In the novel, The Scarlett Letter, the character that is the most striking morally ambiguous character is Reverend Dimmesdale. He can be identified as neither good nor evil because of many reasons, including his monumental secret of being an adulterist, his random acts of saying sweet nothings to the people of the church, his sermons secretly related to his life spreading a powerful message, and ultimately his confession of committing adultery with Hester.
The significance of his moral ambiguity to the novel as a whole can be seen as a theme in the novel, that the ends can justify the means. First, the Reverend has had an illegitimate child with one of the women of the town, Hester Prynne, which is presumptuously seen as an act of evil. On top of committing such an action, Reverend Dimmesdale does not identify himself as the father of the child for a greater part of the novel. One might ask oneself, why would a member of the church commit such a sinful action?
This is an unexplainable question and even ironic. A person of such holy stature would typically never do such a sinful action, assuming his position in the church. On top of his mortal sin of committing adultery, despite being a leader of the church, he commits a venial sin by hiding his wrongful actions to the entire town, which in my personal opinion is just as bad. In retrospect, Reverend Dimmesdale’s sinful actions could only lead one to assume that he is indeed a person of evil nature.
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Although Dimmesdale’s actions have been actions of pure evil, his recognition of his wrongdoings has played an important role in his profession of faith through his sermons, which can ultimately be seen as actions of good nature. In the novel, Reverend Dimmesdale expresses to the community, through the power of words, examples of sinners such as himself and their wrongful actions, without telling the townspeople his sins. Despite his sins and his inability to share them, Dimmesdale commits an action that could be seen as pure good by informing the members of the church what not to do.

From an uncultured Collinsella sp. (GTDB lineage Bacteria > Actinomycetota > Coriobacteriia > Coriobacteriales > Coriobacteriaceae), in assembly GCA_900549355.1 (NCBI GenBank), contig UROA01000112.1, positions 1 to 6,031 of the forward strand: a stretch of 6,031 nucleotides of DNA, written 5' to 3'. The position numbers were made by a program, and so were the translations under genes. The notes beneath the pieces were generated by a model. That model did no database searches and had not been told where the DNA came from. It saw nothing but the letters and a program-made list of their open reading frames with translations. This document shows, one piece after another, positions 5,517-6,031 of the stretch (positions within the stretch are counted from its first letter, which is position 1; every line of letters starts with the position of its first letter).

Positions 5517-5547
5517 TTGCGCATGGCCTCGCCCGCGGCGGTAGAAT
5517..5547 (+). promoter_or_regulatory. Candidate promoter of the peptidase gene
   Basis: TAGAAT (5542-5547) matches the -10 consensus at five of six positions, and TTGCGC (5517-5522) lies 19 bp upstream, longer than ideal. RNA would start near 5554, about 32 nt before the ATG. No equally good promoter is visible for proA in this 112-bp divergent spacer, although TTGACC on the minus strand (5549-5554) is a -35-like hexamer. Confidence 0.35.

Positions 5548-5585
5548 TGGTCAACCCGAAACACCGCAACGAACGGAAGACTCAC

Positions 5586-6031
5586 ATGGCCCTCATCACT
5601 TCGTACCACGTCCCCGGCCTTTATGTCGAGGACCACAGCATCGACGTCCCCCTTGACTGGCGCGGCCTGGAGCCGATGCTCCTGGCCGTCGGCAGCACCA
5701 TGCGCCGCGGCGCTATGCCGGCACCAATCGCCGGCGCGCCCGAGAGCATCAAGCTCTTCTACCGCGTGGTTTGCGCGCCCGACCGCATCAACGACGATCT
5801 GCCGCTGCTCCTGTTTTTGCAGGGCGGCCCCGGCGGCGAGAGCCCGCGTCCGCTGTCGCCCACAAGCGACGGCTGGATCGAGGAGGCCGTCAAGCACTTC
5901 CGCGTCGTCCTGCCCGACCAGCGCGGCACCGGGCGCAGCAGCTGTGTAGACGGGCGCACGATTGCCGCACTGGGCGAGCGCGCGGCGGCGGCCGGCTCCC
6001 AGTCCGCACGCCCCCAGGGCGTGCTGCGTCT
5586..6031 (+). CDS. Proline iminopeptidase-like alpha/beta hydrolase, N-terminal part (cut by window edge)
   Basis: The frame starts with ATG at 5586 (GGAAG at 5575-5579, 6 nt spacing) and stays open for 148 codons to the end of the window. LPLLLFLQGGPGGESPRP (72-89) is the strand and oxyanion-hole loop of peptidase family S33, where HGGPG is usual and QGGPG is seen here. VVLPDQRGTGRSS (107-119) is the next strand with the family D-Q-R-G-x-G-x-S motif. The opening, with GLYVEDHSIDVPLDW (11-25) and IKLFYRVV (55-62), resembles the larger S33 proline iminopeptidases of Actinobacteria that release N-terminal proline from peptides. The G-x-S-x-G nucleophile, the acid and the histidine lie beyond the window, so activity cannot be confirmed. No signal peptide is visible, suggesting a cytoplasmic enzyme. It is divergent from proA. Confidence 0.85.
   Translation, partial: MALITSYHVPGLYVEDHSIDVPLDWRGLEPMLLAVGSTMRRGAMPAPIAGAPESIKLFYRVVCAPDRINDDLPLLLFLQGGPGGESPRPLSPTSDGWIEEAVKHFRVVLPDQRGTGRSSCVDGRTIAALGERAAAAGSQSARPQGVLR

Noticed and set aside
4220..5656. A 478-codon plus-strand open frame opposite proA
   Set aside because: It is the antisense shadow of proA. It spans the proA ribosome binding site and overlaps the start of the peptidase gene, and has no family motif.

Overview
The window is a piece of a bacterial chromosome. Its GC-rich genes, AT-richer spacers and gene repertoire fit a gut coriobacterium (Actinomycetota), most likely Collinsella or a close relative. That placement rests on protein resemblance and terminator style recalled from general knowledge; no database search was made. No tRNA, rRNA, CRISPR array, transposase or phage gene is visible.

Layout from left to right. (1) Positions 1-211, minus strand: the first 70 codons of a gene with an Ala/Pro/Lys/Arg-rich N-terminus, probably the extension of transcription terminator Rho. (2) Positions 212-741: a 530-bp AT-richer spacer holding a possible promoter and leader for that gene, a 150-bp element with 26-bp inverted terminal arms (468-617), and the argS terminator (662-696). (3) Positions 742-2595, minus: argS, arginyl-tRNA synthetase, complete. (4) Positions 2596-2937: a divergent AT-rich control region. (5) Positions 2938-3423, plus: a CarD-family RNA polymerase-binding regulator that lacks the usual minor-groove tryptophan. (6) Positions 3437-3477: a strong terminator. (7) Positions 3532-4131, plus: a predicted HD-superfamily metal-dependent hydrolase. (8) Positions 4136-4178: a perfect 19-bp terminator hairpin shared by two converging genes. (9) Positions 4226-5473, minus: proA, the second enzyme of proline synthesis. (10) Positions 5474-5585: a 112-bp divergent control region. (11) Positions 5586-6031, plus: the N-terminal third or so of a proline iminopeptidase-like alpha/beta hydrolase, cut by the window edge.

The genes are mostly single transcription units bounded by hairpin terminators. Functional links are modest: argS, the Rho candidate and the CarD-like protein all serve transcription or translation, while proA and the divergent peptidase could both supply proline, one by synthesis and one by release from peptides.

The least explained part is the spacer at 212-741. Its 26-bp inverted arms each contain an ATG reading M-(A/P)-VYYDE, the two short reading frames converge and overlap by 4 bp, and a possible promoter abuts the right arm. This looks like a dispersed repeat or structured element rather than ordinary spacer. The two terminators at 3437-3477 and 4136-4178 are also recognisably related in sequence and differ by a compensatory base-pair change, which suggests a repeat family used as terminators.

All in all, it appears that the evil in Dimmesdale is being covered up trough the good deeds that has come of them, such as being a teacher to all of the churchgoers. Lastly, the most notable action of Dimmesdale that can be seen as an action of pure good, is his confession of committing adultery with Hester. At the end of the novel, Reverend Dimmesdale admits to the townspeople that he is the father of Hester’s daughter, Pearl, by showing the crowd his branded chest, immediately preceding his death.
Although it took the reverend the entire novel to admit to his sins, this shows that he is truly good despite his acts of evil. In conclusion, Reverend Dimmesdale’s actions neither define him as good nor evil, but somewhere in between. He is not an evil person because good came from his evil actions, nor is he good because of his horrid sins. Reverend Dimmesdale’s undefined character ties to a theme in the novel pertaining to the question: Do the ends justify the means?
In other words, does the end result make the actions taken to get to such a result okay? In relation to the novel, the ends certainly justify the means; Dimmesdale and Hester’s love for each other led them to commit adultery which ultimately enabled them to express their fierce love for one another. Furthermore, the ends: expressing their love justifies the means: committing adultery because these actions were the only way that they could be happy together, which is the most important factor.
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